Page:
Amazon is undoubtedly the undisputed leader in e-commerce. The convenience of their model with the reach of their online marketplace is an attractive option to review for almost any business owner, whether just starting out or an established business moving into a direct to consumer (D2C) model.
While many people outsource their entire fulfillment process to Amazon, known as Fulfilled by Amazon (FBA), it is important to know that there are other option available that may be a better and more tailored fit for your business.
Primary Amazon E-commerce Models – Simplified
- Fulfilled by Amazon, aka FBA: Amazon does everything from receiving your goods to delivering to the customer.
- Pre-FBA: Using a warehouse to store inventory and replenish Amazon as needed to minimize committed goods in the Amazon fulfillment center
- Fulfilled by Merchant, aka FBM: Leveraging the Amazon marketplace, but having the orders fulfilled by a warehousing/distribution operation
When to Choose Fulfillment By Merchant
When deciding on which model to deploy, there are a few significant question you should ask about your business:
- Are you selling items exclusive to your shop? Or are your products and/or products with significant parity sold on Amazon?
Controlling your brand, packaging, and expectations may be more important to you than other organizations with commodity products. FBM offers more control in managing these aspects of fulfillment.
- Do you use alternative methods of omni-channel selling such as Walmart Marketplace?
FBM provides flexibility to distribute products to customers regardless of where the orders started. Alternatively, larger orders of inventory in a central location can be distributed via business to business (B2B) orders.
- Are you a high volume seller or a low volume seller?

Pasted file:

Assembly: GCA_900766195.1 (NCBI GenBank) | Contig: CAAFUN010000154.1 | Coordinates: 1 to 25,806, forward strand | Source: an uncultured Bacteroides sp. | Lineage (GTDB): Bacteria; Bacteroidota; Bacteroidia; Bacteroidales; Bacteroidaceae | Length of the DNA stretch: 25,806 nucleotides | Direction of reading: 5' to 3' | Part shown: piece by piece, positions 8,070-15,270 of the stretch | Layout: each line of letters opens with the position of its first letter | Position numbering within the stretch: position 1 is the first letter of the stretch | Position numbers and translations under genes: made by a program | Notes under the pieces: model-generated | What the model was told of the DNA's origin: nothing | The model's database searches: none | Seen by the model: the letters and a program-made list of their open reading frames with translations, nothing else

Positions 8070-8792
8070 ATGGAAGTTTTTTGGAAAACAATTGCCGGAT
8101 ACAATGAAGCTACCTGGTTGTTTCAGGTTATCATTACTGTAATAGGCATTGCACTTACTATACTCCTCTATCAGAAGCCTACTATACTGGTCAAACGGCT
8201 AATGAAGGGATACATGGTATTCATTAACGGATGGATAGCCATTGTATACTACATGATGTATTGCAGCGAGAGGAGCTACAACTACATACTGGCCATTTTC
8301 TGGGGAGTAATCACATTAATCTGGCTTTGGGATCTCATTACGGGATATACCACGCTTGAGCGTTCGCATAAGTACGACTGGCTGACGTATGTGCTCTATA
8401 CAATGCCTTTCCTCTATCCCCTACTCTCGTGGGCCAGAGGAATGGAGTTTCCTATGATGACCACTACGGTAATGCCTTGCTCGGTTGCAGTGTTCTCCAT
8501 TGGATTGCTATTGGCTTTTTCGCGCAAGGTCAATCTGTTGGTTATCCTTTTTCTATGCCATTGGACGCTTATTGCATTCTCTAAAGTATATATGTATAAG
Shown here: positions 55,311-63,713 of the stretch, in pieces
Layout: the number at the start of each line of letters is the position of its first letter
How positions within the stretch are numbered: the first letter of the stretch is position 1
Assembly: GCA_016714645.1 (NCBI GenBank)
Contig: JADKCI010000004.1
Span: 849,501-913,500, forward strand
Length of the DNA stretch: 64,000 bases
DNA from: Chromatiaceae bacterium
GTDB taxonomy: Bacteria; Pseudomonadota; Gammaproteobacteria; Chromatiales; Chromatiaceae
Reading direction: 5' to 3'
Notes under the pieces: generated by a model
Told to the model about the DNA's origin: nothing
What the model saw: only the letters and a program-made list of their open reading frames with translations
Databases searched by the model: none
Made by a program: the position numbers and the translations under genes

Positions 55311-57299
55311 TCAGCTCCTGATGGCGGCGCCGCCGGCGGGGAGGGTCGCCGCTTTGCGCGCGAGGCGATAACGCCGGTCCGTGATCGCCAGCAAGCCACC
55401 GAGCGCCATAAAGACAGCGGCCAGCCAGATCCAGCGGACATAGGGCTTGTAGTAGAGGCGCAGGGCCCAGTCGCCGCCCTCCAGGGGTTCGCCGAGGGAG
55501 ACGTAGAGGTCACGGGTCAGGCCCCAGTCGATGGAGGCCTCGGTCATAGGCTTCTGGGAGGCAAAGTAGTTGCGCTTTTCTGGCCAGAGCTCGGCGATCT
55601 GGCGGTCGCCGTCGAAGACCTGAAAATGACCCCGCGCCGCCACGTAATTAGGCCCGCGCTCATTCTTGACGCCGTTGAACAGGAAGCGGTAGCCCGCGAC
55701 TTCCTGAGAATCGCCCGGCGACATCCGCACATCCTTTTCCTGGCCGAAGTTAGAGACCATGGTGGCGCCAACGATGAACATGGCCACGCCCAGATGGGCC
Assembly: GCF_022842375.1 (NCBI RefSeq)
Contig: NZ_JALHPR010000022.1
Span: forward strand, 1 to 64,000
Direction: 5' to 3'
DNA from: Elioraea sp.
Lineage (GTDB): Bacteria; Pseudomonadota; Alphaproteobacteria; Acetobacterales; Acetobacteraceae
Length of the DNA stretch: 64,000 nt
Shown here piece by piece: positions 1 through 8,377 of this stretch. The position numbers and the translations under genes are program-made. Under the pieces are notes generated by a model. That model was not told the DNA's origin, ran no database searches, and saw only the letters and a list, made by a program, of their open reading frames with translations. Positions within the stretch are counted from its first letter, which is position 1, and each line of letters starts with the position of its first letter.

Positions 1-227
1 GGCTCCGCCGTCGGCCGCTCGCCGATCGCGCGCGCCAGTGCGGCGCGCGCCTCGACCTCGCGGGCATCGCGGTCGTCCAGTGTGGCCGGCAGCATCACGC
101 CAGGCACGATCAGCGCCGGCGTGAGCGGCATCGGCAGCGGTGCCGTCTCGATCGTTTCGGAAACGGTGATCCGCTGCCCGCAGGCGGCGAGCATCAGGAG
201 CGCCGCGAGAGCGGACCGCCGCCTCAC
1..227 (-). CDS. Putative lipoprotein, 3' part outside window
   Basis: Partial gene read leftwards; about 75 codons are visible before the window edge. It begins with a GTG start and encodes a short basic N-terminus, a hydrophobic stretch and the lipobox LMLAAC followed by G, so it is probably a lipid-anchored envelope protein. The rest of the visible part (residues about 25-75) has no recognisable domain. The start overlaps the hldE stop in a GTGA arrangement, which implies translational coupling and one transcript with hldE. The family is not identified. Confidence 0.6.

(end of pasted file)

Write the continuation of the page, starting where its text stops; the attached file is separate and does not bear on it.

If your volumes are manageable by a pick and pack operation or the fulfillment process is very straight foward, FBM can be a great model to provide the same experience to the customer without constantly worrying about inventory turn and compounding storage costs.
- What are the shipping/processing expectations of your customers?
Some businesses have customers where a same day or next day delivery is expected. If this is the case, FBM is probably not for you. However, if a reasonable time frame (2-4 business days) is acceptable, then FBM could be a great alternative.
- Do you have a large ratio of orders vs returns?
Customer returns and reverse logistics is becoming more standard with handling customer expectations. If your FBM vendor has a reverse logistics capability, then this still could be an option.
Additional Benefits of FBM
- Control – Once inventory is in an Amazon Fulfillment Center, there is very little a business can do about altering outcomes
- Better Margins – The costs of a FBM option can be negotiated and designed to fit your business, not only giving you a typically cheaper option but also control of margin through negotiation. Amazon costs are what they are – even if they change!
- Branding – Given the control, you can influence what a customer sees when they receive their shipment from the packaging to the kitting of your order
- Visibility and control of inventory in stock, what sells, and options to respond to situations to ensure smooth operations
- Predictable Expenses – There are no unexpected costs; the seller is aware of all finances every step of the way.
Want to learn more about optimizing your Amazon business? Read our latest blog on how to lower storage costs with the “Pre-FBA” model.